APEC ministers back G20 trade push

November 20, 2008
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, LIMA, November 20 – APEC leaders meeting in Peru are to push to revive moribund global trade talks by the end of the year as a way of combating the world economic crisis, officials here have said.

The Doha round of trade negotiations, which hit a dead end in July, should be brought back in line with the recommendations of the G20 summit held in Washington last Saturday, foreign and trade ministers from the 21-member Asia-Pacific Economic Cooperation forum agreed.

"The time has come for the Doha round to be brought to a conclusion, and that I think is the main topic of conversation for APEC this week," Australian Foreign Minister Stephen Smith told reporters after a meeting with his APEC counterparts.

APEC leaders meeting on Saturday and Sunday will likely "direct trade ministers to meet before the end of the year in an effort to bring the Doha round to a successful conclusion," he said.

US Trade Representative Susan Schwab said the ministers\’ meeting was "devoted to these discussions about how do we get this elusive breakthrough on Doha."

"This is APEC\’s opportunity to put its stamp on and build on the G20 leaders\’ declaration," Schwab said.

Japanese Trade Minister Toshihiro Nikai told reporters: "We are all united and heading toward the same direction."

On World Trade Organization (WTO) negotiations, "we renewed our determination to take action in line with the strong message sent at the (G20) summit," Nikai said.

Leaders from the Group of 20 major developed and developing powers committed at the emergency summit in Washington to counter the financial crisis by striving to "reach agreement this year" on the trade talks.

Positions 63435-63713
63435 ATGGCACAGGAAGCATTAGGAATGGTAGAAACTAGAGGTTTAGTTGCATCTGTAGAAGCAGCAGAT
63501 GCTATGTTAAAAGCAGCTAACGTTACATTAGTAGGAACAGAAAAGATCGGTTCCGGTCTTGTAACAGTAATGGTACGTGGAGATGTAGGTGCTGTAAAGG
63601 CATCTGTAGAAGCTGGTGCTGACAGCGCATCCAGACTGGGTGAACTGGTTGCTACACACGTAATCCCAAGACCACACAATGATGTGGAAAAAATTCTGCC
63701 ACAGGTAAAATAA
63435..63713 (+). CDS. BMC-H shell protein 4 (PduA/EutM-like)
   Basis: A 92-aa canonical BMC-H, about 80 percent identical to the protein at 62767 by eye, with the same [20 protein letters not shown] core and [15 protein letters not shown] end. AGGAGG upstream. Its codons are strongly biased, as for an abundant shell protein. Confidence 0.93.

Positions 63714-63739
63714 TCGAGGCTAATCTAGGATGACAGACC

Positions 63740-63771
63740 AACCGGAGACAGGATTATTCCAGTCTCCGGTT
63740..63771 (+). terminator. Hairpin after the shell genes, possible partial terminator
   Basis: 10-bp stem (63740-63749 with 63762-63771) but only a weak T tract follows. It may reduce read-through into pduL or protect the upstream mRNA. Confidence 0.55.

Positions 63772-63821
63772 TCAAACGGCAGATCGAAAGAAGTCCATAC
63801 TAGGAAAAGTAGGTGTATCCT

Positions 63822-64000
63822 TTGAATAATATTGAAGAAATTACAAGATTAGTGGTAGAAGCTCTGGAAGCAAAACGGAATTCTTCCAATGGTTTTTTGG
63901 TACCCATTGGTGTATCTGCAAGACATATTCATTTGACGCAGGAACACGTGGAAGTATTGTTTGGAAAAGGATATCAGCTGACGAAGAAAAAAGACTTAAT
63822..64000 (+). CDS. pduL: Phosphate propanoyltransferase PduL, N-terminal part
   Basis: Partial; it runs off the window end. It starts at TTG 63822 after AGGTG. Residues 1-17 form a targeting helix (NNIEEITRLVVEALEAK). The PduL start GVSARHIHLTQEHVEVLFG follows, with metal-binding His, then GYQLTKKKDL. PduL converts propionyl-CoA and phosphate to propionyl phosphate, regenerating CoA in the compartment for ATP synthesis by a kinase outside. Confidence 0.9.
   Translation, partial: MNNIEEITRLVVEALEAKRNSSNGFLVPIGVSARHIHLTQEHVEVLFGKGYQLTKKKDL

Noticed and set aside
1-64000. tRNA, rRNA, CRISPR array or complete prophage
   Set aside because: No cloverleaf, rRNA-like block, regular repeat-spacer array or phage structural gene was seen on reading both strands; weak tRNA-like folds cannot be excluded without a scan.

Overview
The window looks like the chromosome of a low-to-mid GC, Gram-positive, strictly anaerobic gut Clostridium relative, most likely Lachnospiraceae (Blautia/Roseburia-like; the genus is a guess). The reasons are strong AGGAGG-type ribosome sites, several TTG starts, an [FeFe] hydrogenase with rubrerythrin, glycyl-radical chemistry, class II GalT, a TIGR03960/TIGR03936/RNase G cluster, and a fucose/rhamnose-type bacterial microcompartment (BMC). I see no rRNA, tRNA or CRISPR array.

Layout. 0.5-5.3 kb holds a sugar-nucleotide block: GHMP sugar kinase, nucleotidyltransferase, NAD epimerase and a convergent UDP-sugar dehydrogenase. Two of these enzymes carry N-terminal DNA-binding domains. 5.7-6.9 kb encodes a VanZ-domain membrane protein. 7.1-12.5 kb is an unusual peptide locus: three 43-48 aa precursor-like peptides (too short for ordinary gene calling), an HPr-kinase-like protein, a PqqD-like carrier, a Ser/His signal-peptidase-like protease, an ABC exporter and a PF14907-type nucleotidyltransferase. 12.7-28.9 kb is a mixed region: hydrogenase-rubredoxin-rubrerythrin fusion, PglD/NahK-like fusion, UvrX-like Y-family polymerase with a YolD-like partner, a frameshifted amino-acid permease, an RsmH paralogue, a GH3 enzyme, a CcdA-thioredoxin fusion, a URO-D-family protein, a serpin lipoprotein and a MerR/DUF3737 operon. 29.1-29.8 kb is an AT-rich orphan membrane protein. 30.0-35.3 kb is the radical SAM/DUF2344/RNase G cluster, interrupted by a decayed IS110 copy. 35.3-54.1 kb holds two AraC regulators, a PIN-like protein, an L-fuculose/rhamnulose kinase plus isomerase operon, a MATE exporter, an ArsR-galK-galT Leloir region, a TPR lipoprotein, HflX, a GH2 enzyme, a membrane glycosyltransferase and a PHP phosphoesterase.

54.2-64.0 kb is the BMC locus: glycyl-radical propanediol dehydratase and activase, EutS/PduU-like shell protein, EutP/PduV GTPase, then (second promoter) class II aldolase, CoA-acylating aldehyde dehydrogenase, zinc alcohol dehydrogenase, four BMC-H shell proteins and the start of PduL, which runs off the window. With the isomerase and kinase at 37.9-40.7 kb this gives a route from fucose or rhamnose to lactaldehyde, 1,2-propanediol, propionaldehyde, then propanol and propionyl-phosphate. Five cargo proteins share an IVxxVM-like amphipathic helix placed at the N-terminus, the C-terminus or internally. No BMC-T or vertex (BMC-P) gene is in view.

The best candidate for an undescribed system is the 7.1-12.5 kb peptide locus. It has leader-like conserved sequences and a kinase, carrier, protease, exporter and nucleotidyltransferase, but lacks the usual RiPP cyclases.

Several nations, including the United States, Japan, China and Russia, are members of both the G20 — which includes the world\’s biggest industrialized and developing nations — and APEC.

In Washington, US President George W. Bush\’s advisor for international economic affairs, Dan Price, said Bush would be backing the G20 response to the international economic meltdown at the APEC summit.

"I will say that certainly one of our priorities … would seek to broaden the support for that declaration by having it endorsed by the other members of APEC," he said.

The Doha-round talks failed at the WTO headquarters in Geneva because of a disagreement between the United States and India over cotton.

Officials have since described hat obstacles on narrow issues as that, given the subsequent financial crisis, could be overcome to allow a global trade deal to be reached.

"The urgent need for (a deal) is even more compelling now," Smith said.

The APEC gathering was also showcasing the rising political might of the world\’s big emerging economies, which sat alongside the wealthy nations at the G20 summit.

Chinese President Hu Jintao\’s arrival Wednesday ahead of the summit generated intense media coverage in Peru, with live television broadcasting his escorted trip from the airport to the center of Lima to see Peruvian President Alan Garcia.

Hu was on the final leg of a Latin American tour that included Costa Rica and Cuba.

With so many ministers and officials converging on Lima, security was heavy.

Some 39,000 police have been deployed in Lima and another 60,000 officers were on full alert across the rest of the country, which is still haunted by a bloody Maoist insurrection in the 1980s and 1990s.

The presence of Bush — on his last scheduled overseas trip as US president — was expected to stir protests, with Peru\’s main labor union blaming him for the global financial turmoil and promising a demonstration on Friday.

APEC comprises Australia, Brunei, Canada, Chile, China, Hong Kong, Indonesia, Japan, Malaysia, Mexico, New Zealand, Papua New Guinea, Peru, the Philippines, Russia, Singapore, South Korea, Taiwan, Thailand and Vietnam.

The bloc, created in 1989, accounts for 60 percent of the planet\’s economic output and nearly half of its trade.

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